EMIR: Provisions for Maltese Entities Trading in derivatives

Maria Chetcuti-Cauchi | Published on 21 Aug 2014 | Updated on 18 Feb 2016

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EMIR: Introduction

Following the financial crisis, regulators' attention was drawn to derivative transactions as a main contributing factor and as a result of this regulatioj at EU level was drawn up in the form of Regulation (EU) No 648/2012 on OTC derivatives, central counterparties and trade repositories, which is commonly referred to as EMIR.

The obligations under EMIR will affect, to different extents, all parties to OTC derivatives, the main obligations being:

  1. Central Clearing for certain classes OTC derivatives
  2. Application of risk mitigation techniques for non-centrally cleared OTC derivatives
  3. Reporting to trade repositories
  4. Application of organisational, conduct of business and prudential requirements for Clearing Counter Parties (CCP)
  5. Applications of requirements for trade repositories, including the duty to make certain data available to the public and relevant authorities.

EMIR: Implementation in Malta

EMIR’s main objective that ofincreasing market and price transparency by making information more readily available through disclosure of OTC derivatives contracts. As a result of the EMIR obligation to report to trade repositories, and with effect from 12th February 2014, all parties subject to EMIR regulations are obliged to submit all derivative trading activity to a registered European Trade Repository by the end of a trade day + 1. This obligation covers all OTC derivatives, exchange-traded derivatives, and FX forwards and FX swaps.  

Malta’s financial services sector, as well as the many non-financial counterparties, needed to ensure that they were prepared to comply with the new reporting requirement as prescribed per EMIR. It became clear that in order to make the reporting process more straightforward, convenient and therefore efficient for the industry, there was a need for a local entity that could either register as a Trade Repository or facilitate the reporting to a Trade Repository.

The Malta Stock Exchange (MSE) has since taken on the responsibility the responsibility to act as a facilitator to trade reporting and therefore assist local and international entities in complying with this EMIR reporting obligation.  This took place through a ‘Reporting Third Party’ agreement entered into with “Regis TR”, a recognised (by the EU Commission) Trade Repository which is based in Madrid. “Regis TR”  is a joint venture between “Iberclear” from Spain and “Clearstream ag” from Luxembourg.  Through the agreement, the MSE became a recognised Member of “Regis TR”, and therefore currently processes trade data submitted by the appointing Counterparties, as they are the parties whom are ultimately responsible for the reporting of the related contractual data, to the Trade Repository.  The system is facilitated by the fact that counterparties to the trades can also delegate their reporting to third parties whilst retaining the legal responsibility for trade reporting.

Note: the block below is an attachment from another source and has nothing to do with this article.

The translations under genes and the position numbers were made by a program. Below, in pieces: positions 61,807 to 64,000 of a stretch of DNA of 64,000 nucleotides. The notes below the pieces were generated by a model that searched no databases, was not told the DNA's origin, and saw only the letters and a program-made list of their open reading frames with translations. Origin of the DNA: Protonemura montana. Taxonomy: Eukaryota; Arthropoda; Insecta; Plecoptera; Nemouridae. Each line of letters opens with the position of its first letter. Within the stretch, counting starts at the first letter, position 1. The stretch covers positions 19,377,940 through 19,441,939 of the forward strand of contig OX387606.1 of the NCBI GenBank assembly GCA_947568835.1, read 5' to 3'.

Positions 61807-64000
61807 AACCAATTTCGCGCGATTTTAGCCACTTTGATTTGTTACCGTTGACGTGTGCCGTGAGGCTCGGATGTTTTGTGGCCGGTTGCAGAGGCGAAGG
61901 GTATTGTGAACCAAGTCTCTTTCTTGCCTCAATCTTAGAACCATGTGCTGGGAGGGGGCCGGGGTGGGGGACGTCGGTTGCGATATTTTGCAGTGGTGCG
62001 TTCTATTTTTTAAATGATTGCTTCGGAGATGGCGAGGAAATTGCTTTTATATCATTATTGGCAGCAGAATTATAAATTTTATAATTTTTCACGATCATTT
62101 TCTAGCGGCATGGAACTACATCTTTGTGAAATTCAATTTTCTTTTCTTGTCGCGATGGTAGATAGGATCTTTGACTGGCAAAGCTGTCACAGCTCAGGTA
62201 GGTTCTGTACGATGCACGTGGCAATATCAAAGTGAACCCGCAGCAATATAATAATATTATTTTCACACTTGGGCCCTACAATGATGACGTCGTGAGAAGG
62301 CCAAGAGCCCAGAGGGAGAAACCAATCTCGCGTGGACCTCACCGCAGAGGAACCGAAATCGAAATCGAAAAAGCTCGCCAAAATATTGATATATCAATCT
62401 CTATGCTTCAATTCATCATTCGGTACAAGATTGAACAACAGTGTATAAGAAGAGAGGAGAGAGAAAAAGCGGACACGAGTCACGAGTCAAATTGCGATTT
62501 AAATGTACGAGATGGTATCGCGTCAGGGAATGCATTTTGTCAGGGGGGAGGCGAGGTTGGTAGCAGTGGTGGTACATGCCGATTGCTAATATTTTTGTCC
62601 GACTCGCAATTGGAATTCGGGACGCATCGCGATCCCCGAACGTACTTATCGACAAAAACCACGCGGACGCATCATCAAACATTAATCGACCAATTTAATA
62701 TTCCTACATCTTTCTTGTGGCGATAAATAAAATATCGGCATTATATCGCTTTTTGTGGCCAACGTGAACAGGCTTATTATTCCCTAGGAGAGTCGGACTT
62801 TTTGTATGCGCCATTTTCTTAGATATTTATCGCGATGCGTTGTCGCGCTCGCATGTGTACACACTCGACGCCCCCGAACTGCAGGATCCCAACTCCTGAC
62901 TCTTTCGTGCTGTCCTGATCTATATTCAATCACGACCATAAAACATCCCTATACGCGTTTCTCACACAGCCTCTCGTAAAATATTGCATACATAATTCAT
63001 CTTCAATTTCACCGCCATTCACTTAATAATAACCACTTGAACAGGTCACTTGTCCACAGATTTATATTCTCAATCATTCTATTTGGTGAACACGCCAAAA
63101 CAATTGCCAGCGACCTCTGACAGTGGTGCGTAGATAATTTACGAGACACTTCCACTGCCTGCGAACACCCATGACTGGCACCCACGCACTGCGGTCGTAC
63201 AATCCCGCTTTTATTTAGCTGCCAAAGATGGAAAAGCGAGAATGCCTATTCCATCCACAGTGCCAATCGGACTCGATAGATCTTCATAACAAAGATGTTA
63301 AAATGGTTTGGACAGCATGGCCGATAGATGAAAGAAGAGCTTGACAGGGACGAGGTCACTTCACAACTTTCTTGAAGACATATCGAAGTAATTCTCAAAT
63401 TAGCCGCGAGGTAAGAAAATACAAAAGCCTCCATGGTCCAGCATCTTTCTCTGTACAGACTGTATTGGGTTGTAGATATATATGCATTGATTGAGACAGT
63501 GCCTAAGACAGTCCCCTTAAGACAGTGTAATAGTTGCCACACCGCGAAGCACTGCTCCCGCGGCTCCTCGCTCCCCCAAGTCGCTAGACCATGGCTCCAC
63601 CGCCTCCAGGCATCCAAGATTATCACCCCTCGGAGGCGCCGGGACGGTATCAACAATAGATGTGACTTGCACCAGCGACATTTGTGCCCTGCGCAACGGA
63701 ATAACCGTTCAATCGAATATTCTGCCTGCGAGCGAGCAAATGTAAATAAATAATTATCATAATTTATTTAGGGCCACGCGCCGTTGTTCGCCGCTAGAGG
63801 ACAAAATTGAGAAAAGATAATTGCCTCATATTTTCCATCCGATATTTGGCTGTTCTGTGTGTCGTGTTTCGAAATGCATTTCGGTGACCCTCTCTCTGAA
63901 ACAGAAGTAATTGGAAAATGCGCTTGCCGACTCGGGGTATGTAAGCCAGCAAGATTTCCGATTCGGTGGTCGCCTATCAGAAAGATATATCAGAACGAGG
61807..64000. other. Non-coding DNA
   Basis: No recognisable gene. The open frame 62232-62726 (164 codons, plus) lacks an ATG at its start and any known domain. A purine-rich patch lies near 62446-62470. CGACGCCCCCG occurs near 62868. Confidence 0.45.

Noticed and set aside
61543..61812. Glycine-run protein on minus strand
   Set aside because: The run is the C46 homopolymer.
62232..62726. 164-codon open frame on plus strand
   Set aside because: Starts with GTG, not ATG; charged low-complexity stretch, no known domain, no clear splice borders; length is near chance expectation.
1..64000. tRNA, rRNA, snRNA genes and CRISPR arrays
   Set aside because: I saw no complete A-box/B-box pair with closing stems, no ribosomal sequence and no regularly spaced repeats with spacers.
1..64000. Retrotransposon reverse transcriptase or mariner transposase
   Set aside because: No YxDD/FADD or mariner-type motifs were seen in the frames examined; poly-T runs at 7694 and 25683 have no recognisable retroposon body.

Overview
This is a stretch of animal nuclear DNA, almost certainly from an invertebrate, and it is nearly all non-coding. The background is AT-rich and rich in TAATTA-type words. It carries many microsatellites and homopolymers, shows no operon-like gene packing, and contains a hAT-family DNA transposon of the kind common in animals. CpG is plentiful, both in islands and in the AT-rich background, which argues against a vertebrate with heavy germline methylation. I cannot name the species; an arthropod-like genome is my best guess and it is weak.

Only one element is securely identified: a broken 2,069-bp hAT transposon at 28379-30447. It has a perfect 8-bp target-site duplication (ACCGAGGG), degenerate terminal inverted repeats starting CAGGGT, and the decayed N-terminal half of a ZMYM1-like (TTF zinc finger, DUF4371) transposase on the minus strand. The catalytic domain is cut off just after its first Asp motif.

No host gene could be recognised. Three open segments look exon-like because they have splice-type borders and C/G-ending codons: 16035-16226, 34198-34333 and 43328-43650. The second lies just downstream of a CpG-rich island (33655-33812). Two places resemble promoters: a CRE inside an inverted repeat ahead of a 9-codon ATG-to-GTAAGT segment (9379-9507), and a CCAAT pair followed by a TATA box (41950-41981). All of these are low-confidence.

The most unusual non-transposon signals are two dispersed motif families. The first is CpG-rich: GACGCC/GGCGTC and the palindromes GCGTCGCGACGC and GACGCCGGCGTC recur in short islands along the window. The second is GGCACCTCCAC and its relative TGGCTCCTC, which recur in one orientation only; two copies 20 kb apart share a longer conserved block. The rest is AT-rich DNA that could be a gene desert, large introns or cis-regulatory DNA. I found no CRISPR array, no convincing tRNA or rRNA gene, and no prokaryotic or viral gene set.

The method by which a central clearing counterparty may submit data comprises a “.csv file”, with predefined fields and data completion parameters, which is submitted electronically in the MSE.  Whilst the whole data file contains 139 fields for each trade, only 33 of these fields are mandatory, making the completion of the data file less onerous. The MSE will then process this data onwards to the Trade Repository, informing the CCP of the successful reporting, and therefore compliance with EMIR. It is the CCP who is responsible for the ensuring the data submitted was complete and correct. A factor that also needs to be in place before one can report is the Legal Entity Identifier (LEI), which is a mandatory part of the trade data being reported.

The MSE, through this new role, is acting as an intermediary by delivering the completed application. Thus, if the contents of the data have not been completed correctly, the responsibility will lie with the CCP rather than with the MSE. . In the first 3 months of EMIR reporting, over 275,000 derivative trades were reported through the MSE’s reporting service.  The large volume reports came from entities based in Malta as well as overseas. The high volume clearly demonstrates the significant size of derivative trade operations within the financial services sector.

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Dr Jean-Philippe Chetcuti

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Dr Priscilla Mifsud Parker

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Mr Colin B German

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